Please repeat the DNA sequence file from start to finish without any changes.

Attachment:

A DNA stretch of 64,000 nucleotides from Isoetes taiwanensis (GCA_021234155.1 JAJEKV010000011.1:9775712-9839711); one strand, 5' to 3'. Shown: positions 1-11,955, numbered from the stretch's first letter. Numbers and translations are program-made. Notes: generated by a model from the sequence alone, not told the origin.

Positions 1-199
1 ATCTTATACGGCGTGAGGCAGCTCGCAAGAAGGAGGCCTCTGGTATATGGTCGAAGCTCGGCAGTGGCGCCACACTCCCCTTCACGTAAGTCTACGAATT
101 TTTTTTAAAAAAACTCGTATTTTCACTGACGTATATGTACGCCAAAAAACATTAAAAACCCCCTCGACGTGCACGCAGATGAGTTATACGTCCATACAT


A DNA stretch of 64,000 nucleotides from Isoetes taiwanensis (GCA_021234155.1 JAJEKV010000011.1:9775712-9839711); one strand, 5' to 3'. Shown: positions 1-11,955, numbered from the stretch's first letter. Numbers and translations are program-made. Notes: generated by a model from the sequence alone, not told the origin.

Positions 1-199
1 ATCTTATACGGCGTGAGGCAGCTCGCAAGAAGGAGGCCTCTGGTATATGGTCGAAGCTCGGCAGTGGCGCCACACTCCCCTTCACGTAAGTCTACGAATT
101 TTTTTTAAAAAAACTCGTATTTTCACTGACGTATATGTACGCCAAAAAACATTAAAAACCCCCTCGACGTGCACGCAGATGAGTTATACGTCCATACAT